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Oct 14th, 2020

A Florida Employer’s Guide to Navigating Covid-19 in Phase III

by Deedee Bitran, Shutts and Bowen

On Friday September 25, 2020, Governor Ron DeSantis announced that Florida will enter Phase III of reopening which allows many businesses to operate at full capacity. Navigating workplace protocols in the midst of an unprecedented pandemic can be confusing and lead to significant litigation if employers are not making informed decisions. Consulting trusted employment law attorneys who understand and monitor the changes in the guidelines issued by the Center for Disease Control (“CDC”), the Equal Employment Opportunity Commission (“EEOC”), the Occupational Safety and Health Administration (“OSHA”), and local laws has never been more critical.

As the State of Florida enters Phase III and more employees transition back to the workplace, employers should keep the following in mind:

A. Can employers require Covid-19 testing for their employees before allowing them back into the workplace?

In its latest Guidance, the EEOC explains the legal distinction between requiring Covid-19 antibody testing and Covid-19 viral testing. The ADA requires that any mandatory medical test of employees be “job related and consistent with business necessity.” Therefore, an employer can require its employees to undergo COVID-19 testing before allowing them to enter the workplace and/or periodically to assess if they are a direct threat to others. On the other hand, in light of the CDC’s Interim Guidelines stating that antibody testing should not be used to determine if people should return to the workplace, requiring antibody testing would violate the ADA and is not consistent with business necessity.

B. Can employers require employees to wear face coverings in the workplace?

Employers can require employees to wear protective gear and observe social distancing protocols. OSHA recommends that employers encourage employees to wear face coverings in the workplace, consistent with CDC guidance, but notes that employers have discretion based on the specific circumstances of the workplace. For example, in some work environments, face coverings could be a hazard and cause workers to inhale chemicals that collect on the face covering. When an employee requests a disability-related or religious accommodation under the ADA or Title VII to an employer’s face covering rule, the employer should provide the requested modification if reasonable, or enter into an interactive process to determine an alternative. Employers do not have to provide accommodations that pose an undue hardship.

C. What can employers ask if an employee calls in sick?

An employer may ask an employee who calls in sick if he or she is experiencing symptoms of Covid-19. Nonetheless, employer should remain cognizant that all information about the employee’s illness is a confidential medical record under the ADA.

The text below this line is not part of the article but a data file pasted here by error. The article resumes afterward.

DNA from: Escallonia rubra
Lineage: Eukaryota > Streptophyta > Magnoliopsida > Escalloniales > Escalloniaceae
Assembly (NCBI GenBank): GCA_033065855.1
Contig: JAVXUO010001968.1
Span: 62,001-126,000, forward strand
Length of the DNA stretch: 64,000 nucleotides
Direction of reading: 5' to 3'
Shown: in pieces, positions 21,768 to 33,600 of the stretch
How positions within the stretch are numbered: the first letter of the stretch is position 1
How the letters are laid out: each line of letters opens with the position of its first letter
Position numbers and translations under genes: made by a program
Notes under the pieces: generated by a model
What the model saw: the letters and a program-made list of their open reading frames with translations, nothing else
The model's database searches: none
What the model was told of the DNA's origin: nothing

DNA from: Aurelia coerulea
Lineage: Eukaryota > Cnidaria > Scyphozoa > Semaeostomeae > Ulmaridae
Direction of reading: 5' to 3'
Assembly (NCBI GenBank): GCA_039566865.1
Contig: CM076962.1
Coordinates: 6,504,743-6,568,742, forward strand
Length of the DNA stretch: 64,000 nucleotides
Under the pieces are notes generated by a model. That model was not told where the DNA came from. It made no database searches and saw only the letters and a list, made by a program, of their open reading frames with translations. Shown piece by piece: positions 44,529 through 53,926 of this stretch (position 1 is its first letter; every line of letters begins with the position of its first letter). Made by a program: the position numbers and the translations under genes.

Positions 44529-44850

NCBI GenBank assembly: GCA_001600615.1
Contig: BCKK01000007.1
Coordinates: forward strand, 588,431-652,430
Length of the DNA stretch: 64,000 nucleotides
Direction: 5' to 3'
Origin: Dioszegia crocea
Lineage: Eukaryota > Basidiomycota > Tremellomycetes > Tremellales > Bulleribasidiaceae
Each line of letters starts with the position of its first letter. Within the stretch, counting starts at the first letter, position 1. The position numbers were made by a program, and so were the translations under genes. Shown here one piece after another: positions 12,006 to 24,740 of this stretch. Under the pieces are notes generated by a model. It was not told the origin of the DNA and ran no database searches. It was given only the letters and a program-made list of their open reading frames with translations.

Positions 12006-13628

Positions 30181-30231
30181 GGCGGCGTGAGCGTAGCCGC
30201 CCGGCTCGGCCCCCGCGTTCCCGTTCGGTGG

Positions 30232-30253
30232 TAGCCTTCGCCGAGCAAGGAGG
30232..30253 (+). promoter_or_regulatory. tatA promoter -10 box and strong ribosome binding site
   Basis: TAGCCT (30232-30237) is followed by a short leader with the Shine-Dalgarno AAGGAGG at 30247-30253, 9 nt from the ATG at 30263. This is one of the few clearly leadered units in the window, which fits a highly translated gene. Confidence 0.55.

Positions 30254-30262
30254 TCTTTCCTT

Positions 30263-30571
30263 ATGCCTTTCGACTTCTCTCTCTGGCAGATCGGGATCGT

D. Can employers ask employees if they have family members who have Covid-19?

No. Employers cannot ask employees medical questions about their family members because the Genetic Information Nondiscrimination Act (“GINA”) prohibits such inquiries. Nonetheless, an employer may ask its employees whether they have had contact with anyone diagnosed with COVID-19 or who may have Covid-19 symptoms without violating GINA.

E. How should employers respond to pandemic-related harassment?

The EEOC has observed that this pandemic could fuel biases against certain protected classes. Employers should remain vigilant in disciplining derogatory or hostile remarks directed to employees based on any protected characteristic. Any such discipline should be equally applied for all protected classes. Employees should be reminded of an employer’s procedure for reporting workplace harassment and encouraged to utilize that procedure.

F. Can an employee report an employer if he or she feels unsafe at work due to Covid-19 protocols not being followed and what effect, if any, would the employee’s execution of a liability waiver have on the employee’s ability to make such a report?

Yes, the employee can report the employer and a liability waiver would not prevent the employee from filing such a complaint. OSHA’s website provides: “Under federal law, your employer has the responsibility to provide a safe and healthful workplace that is free from serious recognized hazards. If you have concerns, you have the right to speak up about them without fear of retaliation. If you feel you are being exposed to a serious health or safety hazard, you have the right to file a complaint. If you have suffered retaliation because you voiced concerns about a health or safety hazard, you have the right to file a whistleblower protection complaint.” Section 11(c) of the Occupational Safety and Health Act of 1970 (29 U.S.C. § 660(c)) prohibits an employer from retaliating against an employee for filing a safety or health complaint with OSHA and/or raising a health and safety concern with their employer.


In short, employers should ensure that they do not make off-the-cuff decisions related to Covid-19 and that they consult trusted employment law attorneys when navigating the intricacies of this pandemic’s effect on workplace protocols.

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